When people get really sick or injured, they go to the hospital with the expectation that the doctors will be able to do something about their health problems. Considering how much medical technology has advanced just over the last century, we really take this expectation for granted.
Amazing innovations have occurred from the early 20th century to today — some you might think about as having been around forever. However, this is nowhere near the case. Major medical developments occurred in recent years, and we’re going to highlight some of the most influential.
Electrocardiograph Machine (early 1900s)
Dutch physician Willem Einthoven was awarded the Nobel Prize in medicine for developing the first EKG machine, which was made of a string galvanometer. This made the EKG sensitive enough to detect electric waves traveling through body tissue and bone before it reached the skin. EKGs measure a heart’s electrical pulses and can thus help identify many health issues related to heart problems.
Modern Respirator (1927)
The first modern respirator was nicknamed the “Iron Lung”; it was a large iron tank that used the power of vacuum cleaners to push and pull on the person’s chest. As shown in this picture, a person’s whole body was in the machine with the exception of his or her head (which is very different from today’s version!) This development was a huge stride toward the practical use of respirators, which are extremely important in medicine today.
First Strides toward Modern Ultrasound (1949)
John Wild, often called the father of medical ultrasound, and John Reid found that soft biological tissue reflected sonic energy as echoes. Wild used ultrasound technology to calculate the thickness of bowel tissue, and his discoveries about ultrasound led to the first real-time pictures of living tissue. Today, ultrasound is used to help doctors evaluate symptoms, study internal organs, assess the heart, and examine babies still in the womb.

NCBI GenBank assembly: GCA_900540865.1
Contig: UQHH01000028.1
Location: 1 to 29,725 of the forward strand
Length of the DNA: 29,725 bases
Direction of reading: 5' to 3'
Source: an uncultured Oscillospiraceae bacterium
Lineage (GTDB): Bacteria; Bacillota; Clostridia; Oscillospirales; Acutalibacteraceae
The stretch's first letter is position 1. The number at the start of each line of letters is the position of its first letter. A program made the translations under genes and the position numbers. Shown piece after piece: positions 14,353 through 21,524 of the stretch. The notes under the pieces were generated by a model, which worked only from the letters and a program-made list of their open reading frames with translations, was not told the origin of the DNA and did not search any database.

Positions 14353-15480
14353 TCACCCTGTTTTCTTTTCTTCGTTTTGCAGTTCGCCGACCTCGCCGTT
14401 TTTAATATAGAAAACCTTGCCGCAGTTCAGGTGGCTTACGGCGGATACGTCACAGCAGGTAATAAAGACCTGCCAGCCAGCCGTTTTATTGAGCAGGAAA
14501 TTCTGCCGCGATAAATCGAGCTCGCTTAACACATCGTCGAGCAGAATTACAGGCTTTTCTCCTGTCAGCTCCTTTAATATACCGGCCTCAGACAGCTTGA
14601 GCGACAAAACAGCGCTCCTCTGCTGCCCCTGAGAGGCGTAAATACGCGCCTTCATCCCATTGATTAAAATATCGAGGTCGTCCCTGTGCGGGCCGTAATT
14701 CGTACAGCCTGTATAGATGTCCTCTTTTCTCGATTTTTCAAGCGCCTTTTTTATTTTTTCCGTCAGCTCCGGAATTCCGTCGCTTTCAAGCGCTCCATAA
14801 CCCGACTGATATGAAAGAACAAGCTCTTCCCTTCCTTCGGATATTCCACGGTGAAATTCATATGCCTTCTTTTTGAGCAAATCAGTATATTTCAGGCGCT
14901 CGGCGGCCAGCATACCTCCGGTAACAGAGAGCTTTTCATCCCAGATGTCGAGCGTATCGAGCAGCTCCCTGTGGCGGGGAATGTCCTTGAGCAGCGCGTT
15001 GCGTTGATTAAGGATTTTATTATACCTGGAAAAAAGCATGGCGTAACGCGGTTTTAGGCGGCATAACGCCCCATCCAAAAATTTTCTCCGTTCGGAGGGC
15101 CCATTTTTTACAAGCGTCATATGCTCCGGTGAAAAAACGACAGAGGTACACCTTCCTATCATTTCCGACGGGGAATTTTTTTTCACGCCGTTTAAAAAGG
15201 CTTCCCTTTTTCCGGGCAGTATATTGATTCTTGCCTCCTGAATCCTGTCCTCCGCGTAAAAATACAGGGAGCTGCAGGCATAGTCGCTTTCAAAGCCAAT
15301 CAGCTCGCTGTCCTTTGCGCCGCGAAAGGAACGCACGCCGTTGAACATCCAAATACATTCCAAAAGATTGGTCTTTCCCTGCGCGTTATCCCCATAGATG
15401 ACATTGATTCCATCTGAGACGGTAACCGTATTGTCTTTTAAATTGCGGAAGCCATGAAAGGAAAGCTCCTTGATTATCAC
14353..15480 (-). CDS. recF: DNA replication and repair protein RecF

Successful Cardiac Pacemaker (1952)
A functional, external pacemaker, developed by Paul M. Zoll, could be plugged into an electrical socket and stimulate the heart from the outside of the chest. However, unlike pacemakers today, the process was painful, and people using this pacemaker had to be sedated. Nowadays, pacemakers are put in the chest to control the heart’s rhythm, and newer versions can monitor blood temperature and breathing rate.
CAT Scan (1970s)
This extremely important medical tool was introduced in the 1970s. CAT scans take detailed x-rays to form 3-D images of any part of a person’s body and detect elements that a normal x-ray couldn’t. While it was originally created to scan the brain, it’s currently used to scan different tissues, bones, and other organs, as well.
Laser Surgery on a Human Cornea (1980s)
When an ophthalmologist from New York City realized the Excimer laser could be used for correcting vision, he patented its use and performed the first laser surgery on a patient in the late 1980s. The technique was developed over the next decade until 1996, when the United States approved the refractive surgery. Now millions of people have the option of getting the surgery instead of wearing glasses or contacts for the rest of their lives.
Human Genome Project (1990s)
This 13-years-long project resulted in the first draft of the first human genome. Acquiring this extensive information about DNA helped doctors and researchers gain a better understanding of disorders and how they affect people. Applying this knowledge can assist us in preventing and treating different illnesses, and there have already been genes found to be associated with different diseases.
“The Skin Cell Gun” (2011)
In a miracle-esque fashion, there’s now a gun that can make people who are suffering from severe burns re-grow healthy skin in mere days. Basically, the gun uses healthy skin cells from the patient in a water solution and sprays the stem cells onto the wounded or dead skin. Then, a few days later, the skin’s grown back as if nothing ever happened in the first place!
Over the last century, all kinds of medical procedures, techniques, and tools were created of which we take advantage. Some of these, like the EKG and the CT scan, barely seem as incredible as they must have been when they were first developed.
But the innovation continues. Tools like the skin cell gun are just the beginning of a long list of amazing innovations occurring in our lifetimes.